Crap on a bun. That is exactly what the band Cheeseburger is. Before I even listened to this EP, there were two very obvious warnings that told me “these guys suck.”

1. They joyously proclaim to have no talent and no ambition. That’s usually not a selling point for a band. I’m sure that they were just joking, but it sure as hell doesn’t sound like it.

2. The cover art is a cheeseburger coming out of someone’s butt.

My senses must have been numb when I put this in my CD player and pressed play. This trio has no talent. I’m not quite sure how they were even signed to a label. They attempt to be a retro classic rock band with a lead singer who is a third-rate Led Zeppelin rip-off. Thank God that this is a 4 song EP that is only 10 minutes long. I don’t think I could handle any more. They sound as if they were just screwing around in their garage. The drums occasionally skip around with no sense of rhythm. Joe, the lead singer, sounds as if his head is going to explode — or maybe he’s just constipated, I don’t know. The riffs are generic and sound like they were recorded back in the 1970’s — which I’m sure was intentional — but it still doesn’t mask how bad this group really is. They somehow opened for !!!, as well. Whoever made that happen should be fired. If this is the only music that this group records, the music world will be better for it.

Aerodrome Records:

Leave a Comment

Your email address will not be published. Required fields are marked with *

Recently on Ink 19...

  • Jeremiah Lockwood
    Jeremiah Lockwood

    A Great Miracle: Jeremiah Lockwood’s Guitar Soli Chanukah Album (Reboot). Review by Bob Pomeroy.

  • Metallica: The $24.95 Book
    Metallica: The $24.95 Book

    From an underground band that pioneered the thrash metal sound, to arguably the biggest rock act in the new millennium, Metallica has had a long and tumultuous history. Ben Apatoff scours a myriad of sources to catalog this history in his new book.

  • Araceli Lemos
    Araceli Lemos

    Shortly after AFI Fest 2021 wrapped, Generoso spoke at length with director, Araceli Lemos about her award-winning and potent feature debut, Holy Emy. Lemos’s film uses elements of body horror in her story about the exoticization of two Filipina sisters living in Greece and how that exploitation creates a distance between them.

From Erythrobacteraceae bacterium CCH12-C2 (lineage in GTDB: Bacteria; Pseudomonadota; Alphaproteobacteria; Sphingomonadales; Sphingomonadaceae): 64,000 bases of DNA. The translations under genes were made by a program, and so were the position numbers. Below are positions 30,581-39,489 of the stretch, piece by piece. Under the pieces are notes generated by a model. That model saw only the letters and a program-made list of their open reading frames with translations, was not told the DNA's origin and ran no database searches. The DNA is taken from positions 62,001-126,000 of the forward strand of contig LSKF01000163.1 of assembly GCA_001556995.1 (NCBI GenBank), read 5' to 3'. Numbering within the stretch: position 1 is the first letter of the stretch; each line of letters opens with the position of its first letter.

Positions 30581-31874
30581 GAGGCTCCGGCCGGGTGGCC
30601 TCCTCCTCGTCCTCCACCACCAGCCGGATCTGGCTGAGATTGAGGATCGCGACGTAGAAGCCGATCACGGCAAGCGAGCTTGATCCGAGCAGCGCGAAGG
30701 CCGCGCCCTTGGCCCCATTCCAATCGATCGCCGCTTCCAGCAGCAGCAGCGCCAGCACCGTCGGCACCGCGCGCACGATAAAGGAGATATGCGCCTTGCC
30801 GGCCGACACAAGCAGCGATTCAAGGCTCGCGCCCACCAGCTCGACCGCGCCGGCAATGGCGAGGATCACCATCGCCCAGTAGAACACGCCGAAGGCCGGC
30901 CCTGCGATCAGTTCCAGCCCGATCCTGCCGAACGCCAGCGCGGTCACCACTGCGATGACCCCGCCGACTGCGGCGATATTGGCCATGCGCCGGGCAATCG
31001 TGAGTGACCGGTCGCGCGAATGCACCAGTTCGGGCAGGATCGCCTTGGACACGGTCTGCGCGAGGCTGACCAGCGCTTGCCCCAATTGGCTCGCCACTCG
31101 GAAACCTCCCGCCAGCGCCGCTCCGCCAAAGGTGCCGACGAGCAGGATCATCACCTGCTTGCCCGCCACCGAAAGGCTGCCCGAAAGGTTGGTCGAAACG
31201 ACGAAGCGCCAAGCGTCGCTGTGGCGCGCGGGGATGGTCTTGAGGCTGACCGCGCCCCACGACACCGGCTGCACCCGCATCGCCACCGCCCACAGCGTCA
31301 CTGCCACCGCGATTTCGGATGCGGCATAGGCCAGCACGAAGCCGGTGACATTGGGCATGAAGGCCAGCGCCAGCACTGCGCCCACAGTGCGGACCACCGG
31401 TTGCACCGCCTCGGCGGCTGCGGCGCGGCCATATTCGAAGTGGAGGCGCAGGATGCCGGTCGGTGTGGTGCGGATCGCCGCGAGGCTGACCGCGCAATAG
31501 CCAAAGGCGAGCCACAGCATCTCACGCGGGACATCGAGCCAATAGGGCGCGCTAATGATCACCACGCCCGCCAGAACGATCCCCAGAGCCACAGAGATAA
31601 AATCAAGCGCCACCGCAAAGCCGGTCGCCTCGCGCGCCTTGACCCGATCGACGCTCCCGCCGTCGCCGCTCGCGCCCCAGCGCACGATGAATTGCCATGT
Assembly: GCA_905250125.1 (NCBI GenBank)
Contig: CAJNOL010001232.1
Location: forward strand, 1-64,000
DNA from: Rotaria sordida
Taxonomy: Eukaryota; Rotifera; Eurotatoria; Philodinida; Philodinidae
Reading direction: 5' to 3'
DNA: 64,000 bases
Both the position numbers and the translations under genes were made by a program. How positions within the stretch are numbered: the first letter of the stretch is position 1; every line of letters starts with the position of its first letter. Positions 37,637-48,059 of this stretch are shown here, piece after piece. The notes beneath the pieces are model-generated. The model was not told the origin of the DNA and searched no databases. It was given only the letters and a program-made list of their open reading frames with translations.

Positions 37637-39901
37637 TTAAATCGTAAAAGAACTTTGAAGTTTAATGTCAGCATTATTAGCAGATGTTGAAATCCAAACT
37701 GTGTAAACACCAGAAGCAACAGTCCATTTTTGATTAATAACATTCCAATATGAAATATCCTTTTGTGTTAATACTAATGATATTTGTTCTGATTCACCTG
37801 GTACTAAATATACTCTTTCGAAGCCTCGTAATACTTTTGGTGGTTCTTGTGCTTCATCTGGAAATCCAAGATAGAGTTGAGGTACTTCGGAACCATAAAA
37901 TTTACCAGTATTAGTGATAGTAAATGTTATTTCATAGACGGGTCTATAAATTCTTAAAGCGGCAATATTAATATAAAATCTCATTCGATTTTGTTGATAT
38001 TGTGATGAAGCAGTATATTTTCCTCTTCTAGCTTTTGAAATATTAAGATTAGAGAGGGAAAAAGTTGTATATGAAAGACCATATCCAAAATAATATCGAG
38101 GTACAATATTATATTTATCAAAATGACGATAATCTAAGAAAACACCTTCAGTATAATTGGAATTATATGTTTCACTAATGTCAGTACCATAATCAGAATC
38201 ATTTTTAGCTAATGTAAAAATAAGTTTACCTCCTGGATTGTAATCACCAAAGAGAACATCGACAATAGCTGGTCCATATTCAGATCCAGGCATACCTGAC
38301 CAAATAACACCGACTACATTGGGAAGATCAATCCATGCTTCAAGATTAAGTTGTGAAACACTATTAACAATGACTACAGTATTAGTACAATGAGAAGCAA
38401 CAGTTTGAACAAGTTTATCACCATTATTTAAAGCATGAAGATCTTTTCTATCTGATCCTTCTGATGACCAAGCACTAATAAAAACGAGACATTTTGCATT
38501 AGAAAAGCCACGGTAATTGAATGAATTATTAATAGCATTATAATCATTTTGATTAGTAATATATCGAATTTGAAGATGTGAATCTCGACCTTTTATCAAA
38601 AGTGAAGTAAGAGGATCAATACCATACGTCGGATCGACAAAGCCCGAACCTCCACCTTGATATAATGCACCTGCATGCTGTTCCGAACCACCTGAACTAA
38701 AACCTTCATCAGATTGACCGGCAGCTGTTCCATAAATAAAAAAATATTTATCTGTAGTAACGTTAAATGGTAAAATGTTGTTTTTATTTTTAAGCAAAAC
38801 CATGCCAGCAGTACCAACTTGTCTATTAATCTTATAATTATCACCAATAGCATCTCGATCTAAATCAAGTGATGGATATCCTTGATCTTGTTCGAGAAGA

• Southern Accents 55
    Southern Accents 55

    A woofin’ good time with cuts from Hank Williams, Muddy Waters, Delta Moon and more from KMRD 96.9, Madrid, New Mexico!

  • Rosencrantz and Guildenstern are Dead
    Rosencrantz and Guildenstern are Dead

    Absurdism with a healthy dose of air conditioning.

  • Mixtape 172 :: My Old Bassist
    Mixtape 172 :: My Old Bassist

    Like pre-teens throwing every liquid into the kitchen blender and daring each other to drink the results, Woody and Jeremy fuse all manner of sounds legitimate and profane into some murky concoction that tastes surprisingly good.

  • Demons/Demons 2
    Demons/Demons 2

    Synapse Films reissues Lamberto Bava’s epic ’80s gore-filled movies Demons and Demons 2 in beautiful new editions.

  • Sylvie Courvoisier and Mary Halvorson
    Sylvie Courvoisier and Mary Halvorson

    Searching for the Disappearing Hour (Pyroclastic Records). Review by Bob Pomeroy.

  • Payal Kapadia
    Payal Kapadia

    Earlier this year, director Payal Kapadia was awarded the Oeil d’or (Golden Eye) for best documentary at the 74th Cannes Film Festival for her debut feature, A Night of Knowing Nothing. Lily and Generoso interviewed Kapadia about her poignant film, which employs a hybrid-fiction technique to provide a personal view of the student protests that engulfed Indian colleges and universities during the previous decade.

  • Roger’s and Hammerstein’s Cinderella
    Roger’s and Hammerstein’s Cinderella

    A classic children’s tale re-imagined by America’s greatest composers.

From the Archives